The Nebraska Sandhills are the largest stabilized sand dune formation in the Western Hemisphere (50,000 km2, Bleed & Flowerday 1998). Although the Sandhills are dominated by grasses and managed mainly as rangelands for livestock production, the area has been witnessing changes in vegetation cover, including a significant increase in woody species expansion (Fuhlendorf et al. 2008; McKinley & Blair 2008), especially eastern red cedar (Juniperus virginiana L.) and ponderosa pine (Pinus ponderosa P.&C. Lawson). P. ponderosa is a major forest type in the western USA (Sala et al. 2005), and has expanded into adjacent grasslands from historical grassland–woodland ecotones (Steinauer & Bragg 1987; Shinneman & Baker 1997). J. virginiana is the most widely distributed Juniperus species in the continental USA, and can be found in every state east of the 100th meridian (McKinley & Blair 2008). It is spreading and increasing in abundance and dominance throughout the Nebraska Sandhills (Schmidt & Stubbendieck 1993) and the Great Plains (McKinley & Blair 2008; Willson et al. 2008). J. virginiana was characterized by Schmidt & Stubbendieck (1993) as ‘the most rapidly expanding woody species on rangelands in the Great Plains,’ invading more than 20,000 ha of grasslands in western Nebraska in the last 10 years (US Forest Service), affecting approximately 7 million ha of grasslands in its western distribution of the eastern Great Plains (McKinley et al. 2008), and resulting in complete conversion to closed-canopy forests in as little as 40 years (Hoch 2000). Altered fire regimes (Bond et al. 2005; McKinley & Blair 2008), climate change (Bradley & Fleishman 2008), atmospheric nitrogen deposition, and changing land-use practices are implicated in the increased success of woody species over native grasses in semiarid grasslands in the USA and elsewhere (Scholes & Archer 1997; McCarron & Knapp 2001; Briggs et al. 2002; Fuhlendorf et al. 2008).
Soil moisture deficit has been reported to be one of the key factors limiting plant growth and ecosystem productivity worldwide (Chaves et al. 2003; Duursma et al. 2008), and is a key determinant of vegetation type, including relative abundance of grasses and woody species in semiarid grasslands like the Nebraska Sandhills (Huxman et al. 2005; Darrouzet-Nardi et al. 2006; Eggemeyer et al. 2006, 2009). A field study that examined ecophysiological and growth traits of mature P. ponderosa and J. virginiana trees and coexistent dominant grasses, Eggemeyer et al. (2006, 2009) reported that trees avoided and recovered from summer drought due in part to their deep and plastic root systems, while grasses senesced. P. ponderosa trees are also reported to have high stomatal control to avoid xylem cavitation induced by water stress (Law et al. 2001; Martínez-Vilalta & Piñol 2004; Sala et al. 2005; Eggemeyer et al. 2006), and J. virginiana trees possess inherently high water use efficiency and an ability to maintain stomatal opening at low water potentials and are, therefore, well-adapted to drought conditions (Eggemeyer et al. 2006; Willson et al. 2008).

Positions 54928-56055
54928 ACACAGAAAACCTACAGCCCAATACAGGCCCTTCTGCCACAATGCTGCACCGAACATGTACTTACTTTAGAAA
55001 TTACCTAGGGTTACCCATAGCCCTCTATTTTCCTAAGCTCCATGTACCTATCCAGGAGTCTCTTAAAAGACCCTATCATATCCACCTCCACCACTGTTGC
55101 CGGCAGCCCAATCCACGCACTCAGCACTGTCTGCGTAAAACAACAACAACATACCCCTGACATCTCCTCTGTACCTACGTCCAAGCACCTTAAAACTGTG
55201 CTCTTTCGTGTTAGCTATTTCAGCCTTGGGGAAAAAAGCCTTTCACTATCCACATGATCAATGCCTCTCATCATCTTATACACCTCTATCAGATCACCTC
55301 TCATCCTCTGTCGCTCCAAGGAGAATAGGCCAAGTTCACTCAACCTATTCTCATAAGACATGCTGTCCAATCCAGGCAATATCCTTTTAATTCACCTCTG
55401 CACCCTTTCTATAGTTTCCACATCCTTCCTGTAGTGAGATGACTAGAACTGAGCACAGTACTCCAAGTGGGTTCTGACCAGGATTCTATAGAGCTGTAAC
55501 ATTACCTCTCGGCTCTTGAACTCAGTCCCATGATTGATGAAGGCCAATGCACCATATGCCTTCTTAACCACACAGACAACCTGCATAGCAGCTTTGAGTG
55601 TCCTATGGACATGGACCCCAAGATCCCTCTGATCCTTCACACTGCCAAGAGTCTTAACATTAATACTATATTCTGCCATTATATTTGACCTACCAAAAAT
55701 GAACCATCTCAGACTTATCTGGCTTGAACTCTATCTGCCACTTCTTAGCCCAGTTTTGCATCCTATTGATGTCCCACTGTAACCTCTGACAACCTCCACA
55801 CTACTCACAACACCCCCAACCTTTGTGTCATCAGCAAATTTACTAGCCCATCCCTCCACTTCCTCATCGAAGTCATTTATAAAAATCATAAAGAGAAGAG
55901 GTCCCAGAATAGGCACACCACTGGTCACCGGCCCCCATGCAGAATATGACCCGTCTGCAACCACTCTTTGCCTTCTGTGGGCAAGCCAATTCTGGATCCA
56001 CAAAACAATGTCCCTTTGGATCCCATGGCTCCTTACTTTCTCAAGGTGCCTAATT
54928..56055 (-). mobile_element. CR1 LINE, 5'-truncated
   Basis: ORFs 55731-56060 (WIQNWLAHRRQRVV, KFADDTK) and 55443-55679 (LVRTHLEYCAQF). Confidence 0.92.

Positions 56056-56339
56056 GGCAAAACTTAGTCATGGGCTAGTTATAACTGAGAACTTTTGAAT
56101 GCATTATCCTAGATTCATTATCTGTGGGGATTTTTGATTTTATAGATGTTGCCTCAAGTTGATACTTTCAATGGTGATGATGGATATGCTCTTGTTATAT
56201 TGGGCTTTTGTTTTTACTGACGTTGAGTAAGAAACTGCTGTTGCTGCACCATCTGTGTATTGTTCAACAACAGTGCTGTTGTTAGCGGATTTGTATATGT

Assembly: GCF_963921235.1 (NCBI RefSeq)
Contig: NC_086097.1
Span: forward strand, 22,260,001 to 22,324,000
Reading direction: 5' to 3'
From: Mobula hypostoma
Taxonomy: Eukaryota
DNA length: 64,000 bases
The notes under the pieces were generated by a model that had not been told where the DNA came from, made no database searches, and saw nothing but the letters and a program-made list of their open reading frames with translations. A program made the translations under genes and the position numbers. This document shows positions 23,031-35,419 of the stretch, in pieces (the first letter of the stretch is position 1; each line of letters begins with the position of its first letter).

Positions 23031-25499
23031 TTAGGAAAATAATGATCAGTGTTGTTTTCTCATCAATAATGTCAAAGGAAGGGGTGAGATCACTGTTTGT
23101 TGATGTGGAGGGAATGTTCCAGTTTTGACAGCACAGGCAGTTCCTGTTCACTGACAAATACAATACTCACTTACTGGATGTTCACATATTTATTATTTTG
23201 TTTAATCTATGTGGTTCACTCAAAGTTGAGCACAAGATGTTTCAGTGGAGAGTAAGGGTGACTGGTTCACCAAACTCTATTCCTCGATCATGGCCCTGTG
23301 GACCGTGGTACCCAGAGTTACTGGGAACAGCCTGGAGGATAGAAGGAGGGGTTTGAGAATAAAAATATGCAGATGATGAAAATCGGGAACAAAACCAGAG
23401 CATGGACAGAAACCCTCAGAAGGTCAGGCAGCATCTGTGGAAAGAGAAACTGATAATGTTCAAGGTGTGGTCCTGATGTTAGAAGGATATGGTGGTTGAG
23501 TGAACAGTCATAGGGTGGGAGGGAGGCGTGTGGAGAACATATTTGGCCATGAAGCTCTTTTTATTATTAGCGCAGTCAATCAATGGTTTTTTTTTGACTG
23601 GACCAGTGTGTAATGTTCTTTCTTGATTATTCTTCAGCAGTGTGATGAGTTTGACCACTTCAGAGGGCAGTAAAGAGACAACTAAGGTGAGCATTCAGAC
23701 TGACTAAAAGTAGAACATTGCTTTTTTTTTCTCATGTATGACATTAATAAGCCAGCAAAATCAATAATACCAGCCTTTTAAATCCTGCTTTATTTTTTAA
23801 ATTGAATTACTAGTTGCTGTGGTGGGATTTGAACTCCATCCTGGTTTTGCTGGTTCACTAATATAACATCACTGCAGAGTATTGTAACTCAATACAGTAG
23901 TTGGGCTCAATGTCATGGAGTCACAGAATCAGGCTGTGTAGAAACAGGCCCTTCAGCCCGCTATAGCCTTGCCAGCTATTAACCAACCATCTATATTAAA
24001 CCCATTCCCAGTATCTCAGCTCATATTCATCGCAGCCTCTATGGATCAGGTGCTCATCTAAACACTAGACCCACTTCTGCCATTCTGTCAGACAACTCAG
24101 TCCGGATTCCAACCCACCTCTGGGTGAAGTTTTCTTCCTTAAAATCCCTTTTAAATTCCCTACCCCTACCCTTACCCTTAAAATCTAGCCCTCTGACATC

Differences in drought resistance strategies between mature P. ponderosa and J. virginiana trees in the semiarid grasslands of the Nebraska Sandhills have been investigated (i.e., Eggemeyer et al. 2006, 2009) and, while there is a large body of literature on the ecophysiology of P. ponderosa and to a lesser extent on J. virginiana trees, it remains unclear how individuals at the seedling stage survive in areas where several years of summer drought are not uncommon (Van Auken & McKinley 2008). Seedling growth and survival is governed by dynamic interaction of biotic and abiotic factors, with water availability being a key factor in semiarid grasslands (Van Auken & McKinley 2008). Age-specific differences in plant responses to drought have been reported (e.g., Richardson 2000; Domec et al. 2004) and, given the recent history of invasiveness in these two species, understanding their resistance mechanisms to drought at different stages of development may provide important insights into their new-found encroachment into this region. This study evaluated the ecophysiological responses of J. virginiana and P. ponderosa seedlings to gradual soil water depletion – the most common situation in natural ecosystems (Bogeat-Triboulot et al. 2007) – in a controlled environment. Our specific objectives were to examine the effects of gradual soil water depletion on photosynthesis (A), photosynthetic capacity (Vcmax and Jmax), stomatal limitation to photosynthesis (Ls), PSII maximum efficiency (Fv/Fm), and water relations in P. ponderosa and J. virginiana seedlings. Recurrent measurements of these parameters provide a means to better understand species strategies to cope with water deficit in the seedling stage, and to explain species patterns of expansion in semiarid grasslands.